By Matt Joy, Princeton Mortgage Wholesale
I think it’s time we step away from the nitty gritty of our industry and take a deep breath. Let’s talk about something that is so important, but often overlooked… a company’s culture. Now, I won’t be able to quote from any books or pull some statistical data that helps prove my point… I’m just going to give you my opinion based on my personal experience. I’m going to explain why I believe that building culture (at any company) and sustaining that culture is the single most important thing you can do.
I’m sure in some ways we’ve all had that experience… where your CEO hosts a company wide meeting and lays out the vision of who WE are as a company but little do they know (I’m referring to the CEO keep up)… there is a storm brewing right outside of that meeting room. All it takes is for one person to leave that meeting and say to their colleagues “this will never work” or “she has NO idea what she’s talking about” and… boom the storm begins. These “storms” I’m talking about aren’t quick little bursts either… they are long lasting and can be incredibly devastating.
Let’s say that the person I referred to earlier (the one that said this will never work… no idea what she’s talking about) makes their comment to 3 other employees… 1 employee disagrees but keeps it to themselves and the other 2 just simply laugh and shake their heads (passive aggressive behavior… we don’t know how they feel). Uh oh… the low pressure meets with the high pressure (idk how storm systems work but I’m keeping with the analogy so hang in there with me) and the storm is now in full force. The problem here isn’t the disagreement. Not agreeing with someone is human nature and is not necessarily a bad thing. The problem is that this company (the fake one I’ve created in this scenario… I’m getting to my point now) has not created a culture in where the employees can raise their hand and say “nope… I ain’t buying it” or “I’m not on the same page… Ms. CEO you aren’t seeing what I’m seeing out there”. What’s wrong with that? Why are we so afraid of being candid and speaking to our CEO directly about what we think? It’s 2018 I’m pretty sure almost every company touts the “open door policy” now, but I’m also pretty sure that almost nobody really uses it. It’s because speaking your mind to someone is unnatural and extremely hard to do. You’re opening yourself up and in some instances, you might actually be wrong (gasp). You must have a certain level of humility heading into that conversation knowing that since your questioning someone’s beliefs… that your thoughts and opinions will be met with some resistance.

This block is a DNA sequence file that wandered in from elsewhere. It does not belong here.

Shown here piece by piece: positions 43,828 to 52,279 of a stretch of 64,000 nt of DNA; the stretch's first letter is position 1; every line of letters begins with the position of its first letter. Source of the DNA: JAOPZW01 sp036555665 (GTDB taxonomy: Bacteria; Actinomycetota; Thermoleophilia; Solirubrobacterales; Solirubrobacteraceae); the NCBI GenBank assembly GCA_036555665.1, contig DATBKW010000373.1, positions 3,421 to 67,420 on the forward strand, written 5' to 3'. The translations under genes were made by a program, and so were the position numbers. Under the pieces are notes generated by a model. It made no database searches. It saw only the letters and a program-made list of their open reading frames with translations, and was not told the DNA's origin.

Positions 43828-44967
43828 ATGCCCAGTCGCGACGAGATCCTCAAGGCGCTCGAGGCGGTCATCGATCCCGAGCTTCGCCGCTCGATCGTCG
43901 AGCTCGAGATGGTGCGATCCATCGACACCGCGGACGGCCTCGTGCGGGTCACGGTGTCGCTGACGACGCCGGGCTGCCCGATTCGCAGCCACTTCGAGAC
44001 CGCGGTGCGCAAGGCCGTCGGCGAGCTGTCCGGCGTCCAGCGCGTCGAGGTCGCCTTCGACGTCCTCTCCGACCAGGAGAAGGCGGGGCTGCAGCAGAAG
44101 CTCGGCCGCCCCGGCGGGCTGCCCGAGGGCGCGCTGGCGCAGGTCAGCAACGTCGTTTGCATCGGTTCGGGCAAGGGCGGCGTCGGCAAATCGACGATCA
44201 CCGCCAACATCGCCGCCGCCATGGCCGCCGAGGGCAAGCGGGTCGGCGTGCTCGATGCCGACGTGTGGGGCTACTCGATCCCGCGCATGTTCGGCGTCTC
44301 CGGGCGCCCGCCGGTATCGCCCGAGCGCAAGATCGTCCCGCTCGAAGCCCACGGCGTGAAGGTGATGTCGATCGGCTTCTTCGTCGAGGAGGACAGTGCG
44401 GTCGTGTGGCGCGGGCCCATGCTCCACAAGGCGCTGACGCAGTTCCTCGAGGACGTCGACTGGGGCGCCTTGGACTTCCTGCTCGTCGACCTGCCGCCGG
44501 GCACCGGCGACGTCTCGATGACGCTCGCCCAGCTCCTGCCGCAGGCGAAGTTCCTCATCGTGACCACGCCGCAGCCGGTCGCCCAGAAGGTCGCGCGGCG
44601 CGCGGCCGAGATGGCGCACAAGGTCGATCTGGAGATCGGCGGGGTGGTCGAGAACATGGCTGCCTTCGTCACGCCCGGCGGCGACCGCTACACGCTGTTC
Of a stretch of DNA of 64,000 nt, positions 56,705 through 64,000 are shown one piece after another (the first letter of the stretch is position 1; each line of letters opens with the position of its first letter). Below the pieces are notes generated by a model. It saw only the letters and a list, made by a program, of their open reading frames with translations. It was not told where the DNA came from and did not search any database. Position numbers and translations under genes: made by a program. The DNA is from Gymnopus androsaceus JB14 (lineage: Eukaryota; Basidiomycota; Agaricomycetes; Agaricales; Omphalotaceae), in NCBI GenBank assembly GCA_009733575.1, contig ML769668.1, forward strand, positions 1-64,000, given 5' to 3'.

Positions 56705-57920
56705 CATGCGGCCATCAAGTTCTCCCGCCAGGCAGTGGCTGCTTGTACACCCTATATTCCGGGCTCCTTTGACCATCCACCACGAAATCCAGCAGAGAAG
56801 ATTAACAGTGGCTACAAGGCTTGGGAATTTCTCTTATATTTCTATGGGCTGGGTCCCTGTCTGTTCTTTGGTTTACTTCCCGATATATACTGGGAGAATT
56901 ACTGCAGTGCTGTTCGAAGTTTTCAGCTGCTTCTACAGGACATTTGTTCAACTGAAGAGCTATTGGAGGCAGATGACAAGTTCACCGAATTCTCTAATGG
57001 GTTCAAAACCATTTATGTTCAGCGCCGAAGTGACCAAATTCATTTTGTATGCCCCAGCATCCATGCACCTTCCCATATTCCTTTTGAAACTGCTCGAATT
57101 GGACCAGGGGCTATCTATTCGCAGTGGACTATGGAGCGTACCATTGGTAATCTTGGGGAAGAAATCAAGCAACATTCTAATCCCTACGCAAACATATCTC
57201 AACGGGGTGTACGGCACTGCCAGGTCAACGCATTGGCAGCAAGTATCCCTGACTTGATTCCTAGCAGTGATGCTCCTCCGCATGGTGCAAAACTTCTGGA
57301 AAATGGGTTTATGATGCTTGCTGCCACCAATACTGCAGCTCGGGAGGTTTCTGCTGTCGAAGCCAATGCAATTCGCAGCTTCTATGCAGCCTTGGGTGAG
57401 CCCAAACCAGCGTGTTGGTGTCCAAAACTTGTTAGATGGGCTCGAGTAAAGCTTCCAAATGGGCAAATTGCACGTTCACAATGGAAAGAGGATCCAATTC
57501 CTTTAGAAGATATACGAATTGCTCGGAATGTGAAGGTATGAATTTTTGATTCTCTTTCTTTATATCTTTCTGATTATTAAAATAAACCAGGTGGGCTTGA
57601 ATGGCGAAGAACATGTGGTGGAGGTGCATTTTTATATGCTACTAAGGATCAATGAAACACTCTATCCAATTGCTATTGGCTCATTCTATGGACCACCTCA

Therefore, a CEO is so important because if they aren’t fostering an environment where people can be safe expressing their candid opinions… they’ve made themselves the eye of the storm. If a CEO comes to an all hands meeting saying we’re going to be candid… we’re going to attack problems before they come up because we encourage radical candor at this company! Then when someone disagrees with anything… they aren’t available or don’t actually LISTEN to what an employee has to say (they do that thing where they’re typing or texting or maybe hit you with a “one sec” then a “sorry go ahead”) … your culture is going to be a nightmare. Because, it allows for and tolerates the person at the beginning to walk out of that meeting talking smack and not doing anything to back it up. As our CEO, Rich Weidel always says… rot starts at the top. Disagreements allow for growth.
Create a culture that encourages debate
Create a culture that does not hide from individual results
Create a culture that is radically candid and radically humble
Create a culture where motivated people can thrive
These are human conditions we’re talking about… not the X and O’s of the business, but so often we fail to realize that missing on the culture pretty much rips the guts out of your company (I fell off the storm analogy… but I think it works).
I’m proud to work for a company that might not have it right all of the time but is having these hard conversations and doing the uncomfortable things, the unnatural things to create a culture where motivated people can thrive. It’s powerful and it’s a lot of fun.
Talk to you soon!
The opinions expressed in this post are the sole view of the writer and do not reflect the opinion of Princeton Mortgage Corporation.
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